James DeWitt, on his own time and without charge to the estate, has maintained an Internet Web Site to inform interested parties of the facts of the case. All recent pleadings, attorney fee applications, orders from the Court, settlements and other pertinent facts are posted on this web site "". There are hundreds of inquiries daily to that web site. There is a link at this website which explains in detail the trustee’s settlement formula, and which contains sample settlement documents and examples.

Bankruptcy Judge Herbert Ross has ruled that World Plus, Inc. and Atlantic Pacific Funding Corporation are alter egos of Raejean Bonham for purposes of this bankruptcy. That is, she co-mingled funds to the degree that there is no distinction between them. This allows the Trustee to treat all investors similarly regardless of which of these entities the investor/creditor has a claim against. Many investors believe that the trustee cannot or should not be able to sue net losers. Judge Ross ruled in the "Duncan" adversary that the trustee could sue net losers. Judge Ross has also orally ruled for the trustee on his motion for summary judgement and for final partial judgement against net gainers and preference recipients. Judge Ross has recently ruled that the Trustee can not assert the State of Alaska usury laws in calculating amounts to be recovered. Usury would have applied only to interest received within two years of the bankruptcy, and only on contracts of $25,000 or less.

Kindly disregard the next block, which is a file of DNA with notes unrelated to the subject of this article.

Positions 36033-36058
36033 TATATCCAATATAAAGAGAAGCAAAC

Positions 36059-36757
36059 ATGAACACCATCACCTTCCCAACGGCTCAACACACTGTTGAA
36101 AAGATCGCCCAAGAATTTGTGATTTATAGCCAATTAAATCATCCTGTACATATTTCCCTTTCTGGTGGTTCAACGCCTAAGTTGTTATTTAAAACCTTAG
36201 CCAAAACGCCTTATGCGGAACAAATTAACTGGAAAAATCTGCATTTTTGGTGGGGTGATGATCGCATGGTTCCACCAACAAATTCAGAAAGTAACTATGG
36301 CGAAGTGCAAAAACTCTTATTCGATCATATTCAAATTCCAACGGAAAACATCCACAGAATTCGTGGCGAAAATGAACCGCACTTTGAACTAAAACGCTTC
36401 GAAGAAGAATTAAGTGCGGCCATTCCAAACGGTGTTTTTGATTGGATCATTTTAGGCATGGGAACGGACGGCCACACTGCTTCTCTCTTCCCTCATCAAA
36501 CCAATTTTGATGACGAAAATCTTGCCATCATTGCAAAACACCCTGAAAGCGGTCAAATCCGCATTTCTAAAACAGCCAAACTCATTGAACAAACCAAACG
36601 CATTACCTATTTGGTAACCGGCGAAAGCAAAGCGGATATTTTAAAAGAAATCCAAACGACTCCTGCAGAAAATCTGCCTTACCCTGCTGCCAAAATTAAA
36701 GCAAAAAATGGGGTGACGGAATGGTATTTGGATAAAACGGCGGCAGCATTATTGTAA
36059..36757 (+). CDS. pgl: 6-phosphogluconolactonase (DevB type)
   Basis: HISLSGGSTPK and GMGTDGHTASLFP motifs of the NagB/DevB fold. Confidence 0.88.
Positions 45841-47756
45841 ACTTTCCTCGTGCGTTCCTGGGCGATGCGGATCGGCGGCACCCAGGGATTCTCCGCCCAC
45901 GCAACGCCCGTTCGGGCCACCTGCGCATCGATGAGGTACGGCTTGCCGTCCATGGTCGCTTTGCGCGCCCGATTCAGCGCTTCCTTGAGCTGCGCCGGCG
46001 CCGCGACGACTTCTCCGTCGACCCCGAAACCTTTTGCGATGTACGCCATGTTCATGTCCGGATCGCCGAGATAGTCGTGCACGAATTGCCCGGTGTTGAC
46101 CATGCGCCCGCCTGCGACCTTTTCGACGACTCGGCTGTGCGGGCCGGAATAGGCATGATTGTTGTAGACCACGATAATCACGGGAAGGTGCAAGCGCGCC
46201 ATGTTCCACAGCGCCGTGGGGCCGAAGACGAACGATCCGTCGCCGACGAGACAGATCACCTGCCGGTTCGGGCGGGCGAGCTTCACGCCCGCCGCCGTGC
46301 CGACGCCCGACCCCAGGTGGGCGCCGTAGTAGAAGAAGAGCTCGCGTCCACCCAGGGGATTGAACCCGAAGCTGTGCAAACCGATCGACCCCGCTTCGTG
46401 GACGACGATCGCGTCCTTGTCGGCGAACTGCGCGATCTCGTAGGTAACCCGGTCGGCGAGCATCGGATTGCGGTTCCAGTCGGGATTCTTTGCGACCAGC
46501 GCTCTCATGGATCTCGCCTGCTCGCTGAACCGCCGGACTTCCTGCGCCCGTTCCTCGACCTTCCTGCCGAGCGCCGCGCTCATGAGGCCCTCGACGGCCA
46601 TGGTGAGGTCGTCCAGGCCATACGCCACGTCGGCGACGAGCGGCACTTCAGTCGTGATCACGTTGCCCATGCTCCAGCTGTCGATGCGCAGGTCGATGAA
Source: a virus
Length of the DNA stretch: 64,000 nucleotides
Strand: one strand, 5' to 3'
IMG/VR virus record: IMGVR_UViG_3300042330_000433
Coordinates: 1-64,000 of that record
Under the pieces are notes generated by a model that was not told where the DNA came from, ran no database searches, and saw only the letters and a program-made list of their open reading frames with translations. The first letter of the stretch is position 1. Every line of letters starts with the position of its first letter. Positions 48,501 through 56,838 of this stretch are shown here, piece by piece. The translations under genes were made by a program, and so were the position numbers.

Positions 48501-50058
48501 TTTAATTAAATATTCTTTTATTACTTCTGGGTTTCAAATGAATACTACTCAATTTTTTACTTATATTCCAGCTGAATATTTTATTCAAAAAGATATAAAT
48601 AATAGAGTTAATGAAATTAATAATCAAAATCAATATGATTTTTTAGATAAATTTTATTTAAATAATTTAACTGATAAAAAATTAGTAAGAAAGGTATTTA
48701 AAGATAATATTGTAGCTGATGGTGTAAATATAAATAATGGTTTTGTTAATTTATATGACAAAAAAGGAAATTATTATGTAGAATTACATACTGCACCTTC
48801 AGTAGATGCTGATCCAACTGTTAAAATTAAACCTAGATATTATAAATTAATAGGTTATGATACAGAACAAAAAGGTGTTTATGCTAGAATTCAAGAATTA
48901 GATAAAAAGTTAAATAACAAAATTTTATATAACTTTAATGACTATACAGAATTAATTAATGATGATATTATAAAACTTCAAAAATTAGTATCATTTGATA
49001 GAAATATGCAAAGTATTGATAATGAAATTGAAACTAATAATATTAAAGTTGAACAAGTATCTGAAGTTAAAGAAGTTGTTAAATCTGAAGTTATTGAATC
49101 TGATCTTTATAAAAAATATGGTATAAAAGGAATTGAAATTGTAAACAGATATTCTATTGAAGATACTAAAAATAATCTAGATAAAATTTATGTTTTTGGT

These adversary actions are being administered by the court as a "mega case," in which all similar arguments are being decided for all cases concurrently. Defendants have raised certain defenses to the recovery actions and each defense is being litigated. It is a painfully slow process and some aspects may be appealed before judgements can be collected on. The Trustee has a fiduciary responsibility to assert all remedies available to generate a meaningful distribution to the creditors. The Trustee believes that these actions have merit and that he will prevail in the recovery of several million dollars.

The most significant source to repay creditors in this case is the recovery actions being litigated by Cabot Christianson. A substantial amount of effort and expense was incurred at the inception of this case to initiate these actions, as seen in the accounting provided above. However, creditors should be aware that all those expenses have been paid for and there will be little left for Mr. DeWitt to do. In other words, the heavy up front costs have been paid for. Since Mr. Christianson’s efforts are on a contingency fee basis of 30% and the Trustee’s statutory fee at this point is 3%, creditors can be assured that about 65% of all future settlements and court awards for the recovery actions will be distributed. That is in addition to the $1,019,587 currently in the Trust account. It is still too early to give any kind of prediction as what per cent of each creditor’s allowed claim will be paid because not all claims have been adjudicated.

The Trustee wants to make a distribution NOW to the creditors of the funds on hand, but cannot because of the claims filed by the Bonham Recovery Action (BRA) defendants. In round numbers, there is the equivalent of about $12 or $13 million of allowed general unsecured claims, including the Delta claim. In addition, the BRA defendants have filed about $28 million of claims. Judge Ross has held that the BRA defendants’ claims will be resolved in the BRA cases, so for now, more than two-thirds of any distribution would have to be escrowed for the BRA defendants’ claims. My attorneys are continuing to ask the Court to disallow the BRA defendants’ claims, to free up sufficient cash to make a significant interim distribution now.

DATED this 21st day of January, 1999.

/s/ Larry D. Compton, Trustee